Philippine officials are looking to cut the time it took to transport dummy vaccine shipments during the simulation they conducted on Tuesday when the actual COVID-19 vaccines arrive for distribution to the inoculation facilities soon.
Vaccines czar Secretary Carlito Galvez added that the movement of the vaccines should be done with minimal vibration after the box--supposedly containing 117,000 doses--shook at the airport lifter at the NAIA during the dry run.
"Nagshe-shake yung mga ano. 'Yun yung sinasabi naming dapat i-minimize dahil sensitive yung mga vaccines," Galvez said in Jun Veneracion and JP Soriano's report on "24 Oras".
The vaccines are said to be sensitive and could be spoiled if the vials vibrated too much.
The time needed to transport from the NAIA and process the "vaccines" at the Research Institute for Tropical Medicine was faster than the target but Health Secretary Francisco Duque III said it could be better.
"Kun mapaiksi ang proseso from 120 minutes to 60 minutes, so much the better," Duque said.
The trio from NAIA to RITM was up to par at 20 minutes.
The unloading, receiving, inspection, and putting away to storage facilities at RITM took 83 minutes. The process was expected to take 120 to 150 minutes.
From the RITM the shipments were dispatched to the Philippine General Hospital in Manila, Lung Center of the Philippines in Quezon City, and Dr. Jose N. Rodriguez Memorial Hospital in Tala, Caloocan City.
Portions of the shipment were also sent back to the NAIA for their supposed flights to Cebu and Davao.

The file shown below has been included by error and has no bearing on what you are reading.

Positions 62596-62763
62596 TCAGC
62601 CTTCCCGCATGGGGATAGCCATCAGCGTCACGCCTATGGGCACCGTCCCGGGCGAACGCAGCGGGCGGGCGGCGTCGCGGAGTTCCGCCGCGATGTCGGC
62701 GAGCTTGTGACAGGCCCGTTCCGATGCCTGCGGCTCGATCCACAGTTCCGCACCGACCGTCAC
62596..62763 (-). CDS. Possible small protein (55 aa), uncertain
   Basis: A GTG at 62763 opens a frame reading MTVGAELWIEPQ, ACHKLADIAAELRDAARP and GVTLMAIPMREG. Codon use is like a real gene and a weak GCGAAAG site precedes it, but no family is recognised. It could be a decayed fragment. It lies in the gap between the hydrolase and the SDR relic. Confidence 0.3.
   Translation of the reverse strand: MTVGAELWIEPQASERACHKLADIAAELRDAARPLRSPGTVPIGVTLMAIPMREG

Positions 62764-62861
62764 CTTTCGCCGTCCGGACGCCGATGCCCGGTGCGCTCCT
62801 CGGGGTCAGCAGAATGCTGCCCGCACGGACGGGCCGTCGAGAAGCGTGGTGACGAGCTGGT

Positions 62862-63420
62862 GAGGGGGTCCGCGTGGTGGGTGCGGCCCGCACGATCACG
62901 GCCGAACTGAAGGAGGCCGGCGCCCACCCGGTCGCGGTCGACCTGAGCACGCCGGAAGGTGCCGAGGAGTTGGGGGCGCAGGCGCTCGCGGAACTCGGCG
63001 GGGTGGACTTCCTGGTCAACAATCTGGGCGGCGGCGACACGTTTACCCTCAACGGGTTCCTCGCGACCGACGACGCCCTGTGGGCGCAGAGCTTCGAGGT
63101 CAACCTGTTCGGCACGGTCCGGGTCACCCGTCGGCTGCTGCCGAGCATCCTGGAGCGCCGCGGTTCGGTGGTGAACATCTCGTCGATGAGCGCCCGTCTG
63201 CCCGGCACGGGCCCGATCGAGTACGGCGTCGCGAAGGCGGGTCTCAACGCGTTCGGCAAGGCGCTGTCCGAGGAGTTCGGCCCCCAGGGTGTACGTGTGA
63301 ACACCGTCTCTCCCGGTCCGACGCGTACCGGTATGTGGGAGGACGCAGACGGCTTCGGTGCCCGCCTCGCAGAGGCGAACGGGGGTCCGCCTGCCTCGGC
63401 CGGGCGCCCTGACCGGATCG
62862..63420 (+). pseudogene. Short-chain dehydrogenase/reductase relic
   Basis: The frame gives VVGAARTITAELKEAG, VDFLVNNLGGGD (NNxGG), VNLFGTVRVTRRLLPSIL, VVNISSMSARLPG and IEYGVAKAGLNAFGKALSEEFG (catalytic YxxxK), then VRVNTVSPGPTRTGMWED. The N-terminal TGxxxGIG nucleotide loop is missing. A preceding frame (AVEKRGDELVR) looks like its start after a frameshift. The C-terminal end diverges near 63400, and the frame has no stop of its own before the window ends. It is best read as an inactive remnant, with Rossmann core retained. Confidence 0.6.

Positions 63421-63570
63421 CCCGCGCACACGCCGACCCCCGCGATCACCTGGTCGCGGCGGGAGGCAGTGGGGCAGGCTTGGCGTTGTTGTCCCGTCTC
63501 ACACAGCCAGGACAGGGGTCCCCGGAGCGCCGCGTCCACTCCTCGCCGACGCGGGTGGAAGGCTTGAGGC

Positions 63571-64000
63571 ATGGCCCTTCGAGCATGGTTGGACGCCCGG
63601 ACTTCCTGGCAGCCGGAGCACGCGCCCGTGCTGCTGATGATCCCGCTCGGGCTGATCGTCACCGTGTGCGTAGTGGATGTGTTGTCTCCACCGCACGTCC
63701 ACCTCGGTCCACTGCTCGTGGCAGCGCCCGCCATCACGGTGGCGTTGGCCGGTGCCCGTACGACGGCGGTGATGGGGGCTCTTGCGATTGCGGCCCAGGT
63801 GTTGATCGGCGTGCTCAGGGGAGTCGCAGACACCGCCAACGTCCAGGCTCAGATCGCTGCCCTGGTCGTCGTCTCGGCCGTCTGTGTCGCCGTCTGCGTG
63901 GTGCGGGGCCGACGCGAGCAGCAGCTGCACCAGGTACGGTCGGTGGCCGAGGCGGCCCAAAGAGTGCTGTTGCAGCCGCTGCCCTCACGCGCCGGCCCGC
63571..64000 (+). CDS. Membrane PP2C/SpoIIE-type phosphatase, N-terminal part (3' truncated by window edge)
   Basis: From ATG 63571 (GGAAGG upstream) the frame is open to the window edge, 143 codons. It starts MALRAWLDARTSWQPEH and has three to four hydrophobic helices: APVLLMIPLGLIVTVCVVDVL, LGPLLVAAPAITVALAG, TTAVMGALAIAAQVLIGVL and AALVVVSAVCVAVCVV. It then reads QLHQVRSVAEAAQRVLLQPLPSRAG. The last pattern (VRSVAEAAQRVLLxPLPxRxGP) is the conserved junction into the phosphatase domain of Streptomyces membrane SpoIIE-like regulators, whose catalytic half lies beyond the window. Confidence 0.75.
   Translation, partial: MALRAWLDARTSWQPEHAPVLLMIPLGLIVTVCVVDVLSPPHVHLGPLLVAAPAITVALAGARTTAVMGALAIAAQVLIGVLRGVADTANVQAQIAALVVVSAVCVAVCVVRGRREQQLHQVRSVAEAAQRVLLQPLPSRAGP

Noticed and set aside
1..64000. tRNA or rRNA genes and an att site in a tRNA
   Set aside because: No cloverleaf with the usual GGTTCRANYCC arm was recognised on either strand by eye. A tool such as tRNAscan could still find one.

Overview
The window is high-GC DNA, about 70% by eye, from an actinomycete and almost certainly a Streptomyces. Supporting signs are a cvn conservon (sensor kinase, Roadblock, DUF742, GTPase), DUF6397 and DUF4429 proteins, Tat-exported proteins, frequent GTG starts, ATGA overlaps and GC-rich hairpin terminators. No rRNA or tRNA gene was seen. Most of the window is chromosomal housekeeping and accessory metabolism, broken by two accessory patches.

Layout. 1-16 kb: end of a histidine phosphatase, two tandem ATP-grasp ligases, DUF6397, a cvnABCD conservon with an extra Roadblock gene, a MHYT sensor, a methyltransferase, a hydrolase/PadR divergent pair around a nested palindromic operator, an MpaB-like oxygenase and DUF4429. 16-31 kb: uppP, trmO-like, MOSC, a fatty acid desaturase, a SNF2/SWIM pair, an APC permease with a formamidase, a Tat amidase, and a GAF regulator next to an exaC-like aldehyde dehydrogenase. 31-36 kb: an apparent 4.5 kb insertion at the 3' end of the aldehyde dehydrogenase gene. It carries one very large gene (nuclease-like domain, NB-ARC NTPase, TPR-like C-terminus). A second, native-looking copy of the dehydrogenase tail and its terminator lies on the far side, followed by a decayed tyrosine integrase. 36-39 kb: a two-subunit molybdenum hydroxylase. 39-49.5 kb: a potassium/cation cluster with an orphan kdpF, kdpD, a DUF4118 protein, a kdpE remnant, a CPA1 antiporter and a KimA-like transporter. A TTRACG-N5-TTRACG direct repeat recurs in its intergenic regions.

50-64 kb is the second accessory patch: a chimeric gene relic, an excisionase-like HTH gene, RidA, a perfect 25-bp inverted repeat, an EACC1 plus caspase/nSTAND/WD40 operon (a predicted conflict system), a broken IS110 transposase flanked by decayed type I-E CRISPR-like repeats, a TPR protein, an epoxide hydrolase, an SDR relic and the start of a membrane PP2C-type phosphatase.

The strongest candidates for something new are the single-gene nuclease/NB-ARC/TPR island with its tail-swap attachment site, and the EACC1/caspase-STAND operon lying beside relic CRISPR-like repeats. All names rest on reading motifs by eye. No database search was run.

PGH, Lung Center
According to Sandra Aguinaldo and Chino Gaston’s report on “24 Oras,” police riders escorted the van that transported the “vaccines” from the RITM to the PGH and Lung Center.
"Protesters" met the shipment at the entrance but the supposed vaccines reached the PGH central pharmacy in less than ten minutes. The facility's ultra low cold storage will store the doses at -70 degrees Celsius.
“Bago nilabas, meron silang thermometer at doon nakitang -70. Otherwise, kapag hindi ‘yun, edi syempre na-break na ‘yung cold chain,” PGH spokesperson Dr. Jonas del Rosario said.
Del Rosario, however, said some improvements have to be made to make the arrival of the real vaccines smoother.
“Daming tao, ‘yun lang naman ‘yung gusot no? Kasi bago nangyari itong simulation, na-inspect na rin ng DOH kung saan namin dadalin,” Del Rosario said.
“Ang isang napaka importante ay ‘yung bawal pala malubak ‘yung vaccine na ‘yan. So sinisiguro namin na ‘yung dadaanan namin ay hindi masagsag,” he added.
Five hundred employees of PGH will is set to be vaccinated in COVID-designated hospitals.
Around 5,000 hospital personnel, including janitors and security guards, are set to be vaccinated. An initial survey by the PGH, however, showed that 25 percent of employees had doubts about the vaccination.
Pharmacy personnel wearing personal protective equipment met the shipment at the Lung Center.
At the hospital’s vaccination area, each vaccination must not take more than three minutes. The patients will then be observed for 45 minutes to 1 hour.
A mini emergency room has also been prepared in case of severe side effects.
“We estimated up to the vaccination is just 30 minutes. Then after that ‘yung 45 minutes na monitoring. ‘Yun lang. That’s as fast as the processing,” Dr. Vincent Balanag Jr.
A total of 1,250 medical personnel will receive the vaccine.
Due to this, the Philippine Lung Center will receive 2,500 doses of the COVID-19 vaccine. Personnel working at COVID treatment areas, intensive Care Unit, and emergency room and services will be prioritized.
“I’m very satisfied. So quick and so efficient, what they have done,” DOH-NCR Director Dr. Corazon Flores said.
“Actually, we’re conducting simulation to ensure that we would be able to somehow perfect the system, the process, so that any glitches, any problem that we might encounter, we have to correct or respond to it to ensure the potency of our vaccine,” she added. -Joahna Lei Casilao/NB, GMA News